While working through coaching cycles, I try to meet face-to-face whenever possible. However, sometimes this isn't always possible and we are forced to work together via email. During the process, I'll tell the teacher that I've heard there are noteworthy things happening in their classroom and that I want to work and learn together.
One thing to keep in mind is that it's important to remain vulnerable and show that you're not the expert in everything. I believe this helps level the playing field so that teachers aren't intimidated to work with a coach. If reluctance does occur, I let them know that I'm not there to evaluate them and that their struggles remain between us throughout the process!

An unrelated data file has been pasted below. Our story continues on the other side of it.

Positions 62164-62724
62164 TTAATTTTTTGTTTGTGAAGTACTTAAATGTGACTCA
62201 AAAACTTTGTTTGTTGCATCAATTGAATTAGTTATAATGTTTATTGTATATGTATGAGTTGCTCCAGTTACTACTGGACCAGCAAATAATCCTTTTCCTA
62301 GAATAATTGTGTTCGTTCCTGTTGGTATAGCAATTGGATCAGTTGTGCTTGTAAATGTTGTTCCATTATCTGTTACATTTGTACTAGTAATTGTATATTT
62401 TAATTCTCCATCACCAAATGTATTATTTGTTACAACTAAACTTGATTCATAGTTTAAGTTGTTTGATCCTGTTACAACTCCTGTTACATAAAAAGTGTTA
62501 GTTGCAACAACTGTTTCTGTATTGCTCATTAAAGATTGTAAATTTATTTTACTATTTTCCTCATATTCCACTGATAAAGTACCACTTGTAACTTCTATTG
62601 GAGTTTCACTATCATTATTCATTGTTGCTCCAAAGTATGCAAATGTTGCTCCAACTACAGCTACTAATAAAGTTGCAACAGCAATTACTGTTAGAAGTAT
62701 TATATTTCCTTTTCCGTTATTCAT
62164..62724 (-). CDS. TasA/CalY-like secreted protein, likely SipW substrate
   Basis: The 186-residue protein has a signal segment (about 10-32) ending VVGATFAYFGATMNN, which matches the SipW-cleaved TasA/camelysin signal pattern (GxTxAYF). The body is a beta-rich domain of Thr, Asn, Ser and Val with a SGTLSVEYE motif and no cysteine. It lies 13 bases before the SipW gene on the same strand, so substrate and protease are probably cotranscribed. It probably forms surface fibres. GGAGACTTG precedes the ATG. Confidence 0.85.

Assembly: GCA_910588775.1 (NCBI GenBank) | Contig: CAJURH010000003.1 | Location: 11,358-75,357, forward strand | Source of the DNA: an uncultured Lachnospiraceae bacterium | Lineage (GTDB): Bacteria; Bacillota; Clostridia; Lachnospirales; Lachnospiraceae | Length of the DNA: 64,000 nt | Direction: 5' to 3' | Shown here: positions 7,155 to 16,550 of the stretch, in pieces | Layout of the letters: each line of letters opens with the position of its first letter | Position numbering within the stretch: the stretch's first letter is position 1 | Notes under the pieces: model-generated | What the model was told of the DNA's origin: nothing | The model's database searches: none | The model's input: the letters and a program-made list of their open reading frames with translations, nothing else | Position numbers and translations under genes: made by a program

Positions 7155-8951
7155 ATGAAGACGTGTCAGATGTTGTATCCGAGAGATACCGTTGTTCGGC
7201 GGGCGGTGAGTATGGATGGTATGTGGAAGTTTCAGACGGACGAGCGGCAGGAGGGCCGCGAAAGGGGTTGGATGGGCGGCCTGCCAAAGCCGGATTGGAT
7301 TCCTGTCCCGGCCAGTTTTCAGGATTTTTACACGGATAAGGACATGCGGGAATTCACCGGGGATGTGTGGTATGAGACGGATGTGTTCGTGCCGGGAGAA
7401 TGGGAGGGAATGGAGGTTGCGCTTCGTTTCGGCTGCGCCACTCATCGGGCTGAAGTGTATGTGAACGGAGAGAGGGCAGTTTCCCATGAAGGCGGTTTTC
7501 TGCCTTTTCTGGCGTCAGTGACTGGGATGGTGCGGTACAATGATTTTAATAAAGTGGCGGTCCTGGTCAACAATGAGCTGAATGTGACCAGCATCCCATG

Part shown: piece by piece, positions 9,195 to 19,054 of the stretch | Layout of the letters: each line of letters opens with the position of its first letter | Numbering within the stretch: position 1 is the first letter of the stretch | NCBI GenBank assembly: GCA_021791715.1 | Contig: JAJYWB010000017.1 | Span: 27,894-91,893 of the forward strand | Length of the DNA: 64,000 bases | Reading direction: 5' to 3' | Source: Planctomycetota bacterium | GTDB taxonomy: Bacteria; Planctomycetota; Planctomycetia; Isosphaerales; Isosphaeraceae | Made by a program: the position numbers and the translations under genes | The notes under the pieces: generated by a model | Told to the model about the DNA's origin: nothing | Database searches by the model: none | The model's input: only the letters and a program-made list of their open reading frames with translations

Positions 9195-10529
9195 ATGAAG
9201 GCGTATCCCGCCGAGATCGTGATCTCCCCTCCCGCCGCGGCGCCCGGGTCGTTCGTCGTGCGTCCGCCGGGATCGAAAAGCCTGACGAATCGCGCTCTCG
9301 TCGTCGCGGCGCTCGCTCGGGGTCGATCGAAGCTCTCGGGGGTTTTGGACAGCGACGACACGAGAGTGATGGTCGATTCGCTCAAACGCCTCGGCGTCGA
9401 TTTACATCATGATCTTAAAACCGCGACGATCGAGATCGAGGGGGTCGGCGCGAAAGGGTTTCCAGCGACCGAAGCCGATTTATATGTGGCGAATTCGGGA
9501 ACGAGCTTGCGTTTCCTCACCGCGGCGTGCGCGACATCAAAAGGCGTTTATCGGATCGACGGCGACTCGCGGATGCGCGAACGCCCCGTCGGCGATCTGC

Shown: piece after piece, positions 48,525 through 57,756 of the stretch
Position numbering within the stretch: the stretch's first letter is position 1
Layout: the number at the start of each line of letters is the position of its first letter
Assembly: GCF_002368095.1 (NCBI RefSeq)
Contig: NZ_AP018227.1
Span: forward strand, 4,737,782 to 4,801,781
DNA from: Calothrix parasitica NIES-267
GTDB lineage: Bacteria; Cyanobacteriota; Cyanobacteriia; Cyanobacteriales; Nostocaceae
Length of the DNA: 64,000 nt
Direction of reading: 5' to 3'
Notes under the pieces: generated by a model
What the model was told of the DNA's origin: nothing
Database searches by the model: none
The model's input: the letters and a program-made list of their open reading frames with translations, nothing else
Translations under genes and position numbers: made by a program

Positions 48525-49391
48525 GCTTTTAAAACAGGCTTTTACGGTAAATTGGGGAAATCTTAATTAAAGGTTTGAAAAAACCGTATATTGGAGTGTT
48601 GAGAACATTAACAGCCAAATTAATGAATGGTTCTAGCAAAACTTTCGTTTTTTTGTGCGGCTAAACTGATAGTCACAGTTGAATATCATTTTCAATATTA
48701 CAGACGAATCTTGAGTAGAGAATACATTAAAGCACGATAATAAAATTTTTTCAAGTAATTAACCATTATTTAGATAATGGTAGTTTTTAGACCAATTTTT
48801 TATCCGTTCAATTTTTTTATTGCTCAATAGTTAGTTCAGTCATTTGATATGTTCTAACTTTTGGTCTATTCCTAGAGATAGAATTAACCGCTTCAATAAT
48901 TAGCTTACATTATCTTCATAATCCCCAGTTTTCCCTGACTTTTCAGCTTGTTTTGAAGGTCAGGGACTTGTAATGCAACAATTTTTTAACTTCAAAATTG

Once a teacher agrees to the coaching cycle, I then observe the culture of the classroom once or twice. Afterward, the teacher and I meet to discuss the teacher's professional goals, student achievement, student growth, student behaviors, and the plan for change. What you'll notice is that some teachers know exactly what they want to implement, while others need to talk it through.
Team Planning: Opportunities for Collaboration
Our teachers have at least one 70-minute team planning session per week. This was implemented by our administration at the beginning of our 1:1 journey as a way for teachers to not only plan together but to learn new skills from each other. Teams consist of 2-4 teachers from the same grade-level depending on the size of the school. During this time, they share what's going on in their classroom with their peers.